Whatever criticism or feedback you hear, the most important thing to bear in mind is to not take it personally and to not make your criticisms of the other person get too personal, either.

This is business, and when it comes to business, there’s no room for taking things personally.

  1. Show consistency

If this conversation is about breaking a certain rule or policy, for example, you have to make sure that this rule applies to everyone.

If you’re talking to John because of this infraction, you better make sure you’ll talk to Cathy, too, should she commit the same violation.

There’s nothing more demotivating to a worker than seeing their leader show favoritism.  Your reputation as a good leader will also take a hit because as the business owner, you should be fair and show no bias.

You wouldn’t want to be treated unfairly if you were in their shoes would you?

  1. Make the conversation a positive experience

The common misconception is that hard conversations are supposed to be all negative, which is probably the reason why we love avoiding conflict – but that is totally false.

The reason you’re having this conversation is because you are trying to solve a problem and when you’re trying to agree on something, it should be more of a positive experience than a negative one.

Make the conversation aimed at reaching a resolution instead of finding fault.  Use positive, encouraging words when pointing out areas for improvement and action plans.

Show empathy and make the conversation more of a consultation than an interrogation.

Conclusion

Holding difficult conversations with your workers is not easy, but that doesn’t make avoiding conflict a better option. Ignoring the problem will not solve anything.  Most of the time, it makes the problem much worse.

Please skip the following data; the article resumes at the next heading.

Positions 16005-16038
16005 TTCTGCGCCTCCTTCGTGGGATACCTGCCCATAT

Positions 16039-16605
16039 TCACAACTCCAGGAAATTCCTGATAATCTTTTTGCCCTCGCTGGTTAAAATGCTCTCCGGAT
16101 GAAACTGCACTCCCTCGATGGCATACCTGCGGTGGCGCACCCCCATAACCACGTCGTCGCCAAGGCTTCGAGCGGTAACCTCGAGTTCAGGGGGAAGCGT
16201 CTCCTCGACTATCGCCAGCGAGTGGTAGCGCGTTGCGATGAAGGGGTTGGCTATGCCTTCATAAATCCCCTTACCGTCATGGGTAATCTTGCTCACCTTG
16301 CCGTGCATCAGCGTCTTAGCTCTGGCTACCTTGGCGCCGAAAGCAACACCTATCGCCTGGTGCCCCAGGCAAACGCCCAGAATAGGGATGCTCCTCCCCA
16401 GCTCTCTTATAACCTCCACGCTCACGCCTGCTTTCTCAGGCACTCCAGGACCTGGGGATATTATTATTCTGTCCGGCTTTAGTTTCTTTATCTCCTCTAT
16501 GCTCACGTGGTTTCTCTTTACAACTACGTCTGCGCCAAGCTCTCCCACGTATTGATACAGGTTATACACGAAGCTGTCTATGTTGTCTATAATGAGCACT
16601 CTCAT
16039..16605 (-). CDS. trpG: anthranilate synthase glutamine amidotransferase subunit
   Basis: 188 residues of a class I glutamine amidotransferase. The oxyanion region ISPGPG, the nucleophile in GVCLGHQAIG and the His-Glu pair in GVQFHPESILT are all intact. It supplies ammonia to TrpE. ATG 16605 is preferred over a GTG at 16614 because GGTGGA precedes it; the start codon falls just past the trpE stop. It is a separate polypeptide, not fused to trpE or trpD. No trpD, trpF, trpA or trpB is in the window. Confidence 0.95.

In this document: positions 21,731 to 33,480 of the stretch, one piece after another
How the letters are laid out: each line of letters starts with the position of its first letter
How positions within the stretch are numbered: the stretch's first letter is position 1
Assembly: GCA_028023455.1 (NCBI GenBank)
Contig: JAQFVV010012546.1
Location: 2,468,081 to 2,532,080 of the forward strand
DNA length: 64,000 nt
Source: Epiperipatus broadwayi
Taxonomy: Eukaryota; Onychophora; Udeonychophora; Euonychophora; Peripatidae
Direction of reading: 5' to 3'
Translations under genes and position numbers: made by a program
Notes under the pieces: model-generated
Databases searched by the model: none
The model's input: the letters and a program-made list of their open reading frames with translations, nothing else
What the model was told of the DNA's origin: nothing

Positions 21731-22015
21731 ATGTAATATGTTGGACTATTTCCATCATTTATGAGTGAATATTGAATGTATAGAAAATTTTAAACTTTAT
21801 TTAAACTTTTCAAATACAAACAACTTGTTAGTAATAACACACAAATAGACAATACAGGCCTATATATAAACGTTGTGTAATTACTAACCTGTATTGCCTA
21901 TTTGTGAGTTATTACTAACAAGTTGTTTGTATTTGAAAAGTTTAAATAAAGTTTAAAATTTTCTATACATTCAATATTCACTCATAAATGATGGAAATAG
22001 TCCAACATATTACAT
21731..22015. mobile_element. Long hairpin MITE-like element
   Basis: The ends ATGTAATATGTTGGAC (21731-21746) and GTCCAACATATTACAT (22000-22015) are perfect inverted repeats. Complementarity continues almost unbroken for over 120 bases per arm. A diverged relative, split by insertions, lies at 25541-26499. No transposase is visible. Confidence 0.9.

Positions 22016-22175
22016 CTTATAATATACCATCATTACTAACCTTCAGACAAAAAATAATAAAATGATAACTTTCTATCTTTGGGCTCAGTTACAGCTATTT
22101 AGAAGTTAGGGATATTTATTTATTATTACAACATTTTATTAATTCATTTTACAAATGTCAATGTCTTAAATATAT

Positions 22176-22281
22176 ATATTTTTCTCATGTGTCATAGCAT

While it is rather uncomfortable, having hard conversations is important if you want to get the most out of your workers’ skills and productivity.

It is important if you want to keep them happy, and of course, increase your business’ profit.

Not everyone is born confrontational, but as a business owner and a leader, this is something you should learn to do because conflict resolution comes with the job.

You are bound to encounter countless instances of conflicts while running your business.

You need to learn to embrace and stop avoiding conflict because weather you like it or not, you have to face it or risk the possibility of your problems multiplying tenfold.

As the old saying goes, you can run, but you can never hide.

 

Noel Rosos writerNoel Rosos is a personal development writer, motivational speaker, entrepreneur and founder of Life’s How You Live It, a personal development blog dedicated to helping people live the life they’ve always dreamed of.  He is also a writer/contributor for Arianna Huffington’s wellness site, Thrive Global.  He is an affiliate marketer, a full-time husband and father, and a self-proclaimed FAILUROLOGIST.

 

 

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4 thoughts on “Why Avoiding Conflict with Workers is Bad

    1. Hi Gena, it’s always best to talk to your hire about any issues, but FreeeUp is ready to step in to lend a hand if you are unable to work things out.